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There Is No Place to Hide from IRS Scrutiny


     By Lance Wallach, CLU, CHFC Abusive Tax Shelter, Listed Transaction, Reportable Transaction Expert Witness

PhoneCall Lance Wallach at (516) 938-5007


Some people considering an IRS voluntary disclosure of their foreign income and assets don’t do so because they fear prosecution.
This seems counter-intuitive. The best way to avoid prosecution for undisclosed foreign income or accounts is unquestionably to enter the IRS program.

Yet some fear prosecution precisely because of the tepid protection the IRS seems to offer. The IRS says most people won’t be prosecuted. That isn’t the same as a guarantee and in itself is kind of unsettling.

Ever since 2009 when the IRS started its disclosure program, taxpayers have raised this concern. In 2009, I believe some people may not have come forward because the IRS did not guarantee that there would be absolutely no prosecution. For some, that was enough to cause them to remain quiet.

As it turned out, though, the 2009 program went smoothly. So did the 2011 program, and now the 2012 program.
In fact, many of the most sensitive cases in 2009 sailed through just fine. After that, clients and lawyers alike became more secure. The prosecution risk once in the program is nonexistent or at least nearly so.

There was one troubling development, though. A small number of taxpayers were evidently pre-cleared but then later rejected from the program.

Many tax lawyers have been highly critical of this IRS reversal, which undermines the program. Since then, the IRS appears to have backed off considerably.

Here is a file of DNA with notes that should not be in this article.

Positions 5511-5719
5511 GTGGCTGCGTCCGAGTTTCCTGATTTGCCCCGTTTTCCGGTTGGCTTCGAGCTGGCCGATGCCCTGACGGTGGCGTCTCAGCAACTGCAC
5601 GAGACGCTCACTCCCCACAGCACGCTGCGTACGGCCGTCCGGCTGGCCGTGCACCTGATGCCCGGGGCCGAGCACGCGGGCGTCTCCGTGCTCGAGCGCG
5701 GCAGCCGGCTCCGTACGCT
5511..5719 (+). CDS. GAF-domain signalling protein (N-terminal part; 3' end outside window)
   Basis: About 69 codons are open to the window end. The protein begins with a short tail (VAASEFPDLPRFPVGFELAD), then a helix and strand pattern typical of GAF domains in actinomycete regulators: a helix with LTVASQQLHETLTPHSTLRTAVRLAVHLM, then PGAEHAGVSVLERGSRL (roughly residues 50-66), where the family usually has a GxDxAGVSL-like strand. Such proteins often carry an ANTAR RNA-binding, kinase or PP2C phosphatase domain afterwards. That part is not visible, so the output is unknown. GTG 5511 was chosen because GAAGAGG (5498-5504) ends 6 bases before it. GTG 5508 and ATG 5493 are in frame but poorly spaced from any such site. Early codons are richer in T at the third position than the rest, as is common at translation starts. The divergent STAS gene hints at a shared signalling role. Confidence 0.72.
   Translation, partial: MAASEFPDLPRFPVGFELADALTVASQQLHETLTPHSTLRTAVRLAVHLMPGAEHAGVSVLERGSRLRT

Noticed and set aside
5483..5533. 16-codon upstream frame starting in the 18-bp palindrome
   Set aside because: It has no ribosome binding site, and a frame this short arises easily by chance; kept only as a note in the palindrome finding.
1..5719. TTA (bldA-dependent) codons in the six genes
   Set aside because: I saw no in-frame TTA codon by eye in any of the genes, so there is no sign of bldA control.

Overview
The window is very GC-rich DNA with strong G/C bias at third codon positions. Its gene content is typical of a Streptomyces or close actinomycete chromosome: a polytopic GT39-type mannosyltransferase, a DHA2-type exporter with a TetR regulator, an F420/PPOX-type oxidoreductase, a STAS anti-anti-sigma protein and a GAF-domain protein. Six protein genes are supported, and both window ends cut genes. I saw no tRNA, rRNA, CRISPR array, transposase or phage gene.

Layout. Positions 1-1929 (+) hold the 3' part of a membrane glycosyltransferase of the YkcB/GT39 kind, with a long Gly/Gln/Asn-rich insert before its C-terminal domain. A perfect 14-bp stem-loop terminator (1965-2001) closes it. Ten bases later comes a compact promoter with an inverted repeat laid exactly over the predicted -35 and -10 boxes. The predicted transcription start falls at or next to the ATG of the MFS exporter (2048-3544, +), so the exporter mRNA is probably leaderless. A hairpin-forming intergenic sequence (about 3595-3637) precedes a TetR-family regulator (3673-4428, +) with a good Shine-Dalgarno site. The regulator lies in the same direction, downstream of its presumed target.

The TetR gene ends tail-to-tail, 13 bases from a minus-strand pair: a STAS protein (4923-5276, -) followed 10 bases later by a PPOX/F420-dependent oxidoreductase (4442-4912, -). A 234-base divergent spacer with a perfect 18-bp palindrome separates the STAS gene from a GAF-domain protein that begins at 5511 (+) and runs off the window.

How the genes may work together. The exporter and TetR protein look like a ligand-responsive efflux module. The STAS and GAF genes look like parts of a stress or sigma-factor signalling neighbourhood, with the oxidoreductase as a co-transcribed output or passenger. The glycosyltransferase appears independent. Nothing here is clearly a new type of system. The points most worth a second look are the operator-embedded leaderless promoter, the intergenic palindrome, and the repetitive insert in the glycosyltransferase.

It also impacted very few people, said the IRS. But worries remain. Indeed, some have noted the apparent mismatch between the IRS and the DOJ, both of which have a role in tax prosecutions.

As a technical matter, it is apparently possible for the U.S. Attorney to initiate prosecution without first obtaining Tax Division approval. See U.S. Attorney Manual 6-4.243. Even the IRS manual can stir up concern. It says that a voluntary disclosure is a fact to consider but that it does not automatically guarantee immunity from prosecution.

But the reality is that it is highly, highly unlikely that an OVDP participant would face prosecution. Has it ever happened? Not that I am aware. It seems more than wrongheaded to not enter the IRS program because of prosecution fears.

In the very near future–if it is not here already–there will be no place to hide from IRS scrutiny. Whether you think the IRS program is fair, it remains the best way by far to avoid the cost, heartache and danger of potential criminal liability.
We recommend disclosing and then opting out to reduce the fines.

ABOUT THE AUTHOR: Lance Wallach
Lance Wallach, National Society of Accountants Speaker of the Year and member of the AICPA faculty of teaching professionals, is a frequent speaker on retirement plans, abusive tax shelters, financial, international tax, and estate planning. He writes about 412(i), 419, Section79, FBAR and captive insurance plans.

Copyright Lance Wallach, CLU, CHFC

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While every effort has been made to ensure the accuracy of this publication, it is not intended to provide legal advice as individual situations will differ and should be discussed with an expert and/or lawyer. For specific technical or legal advice on the information provided and related topics, please contact the author.

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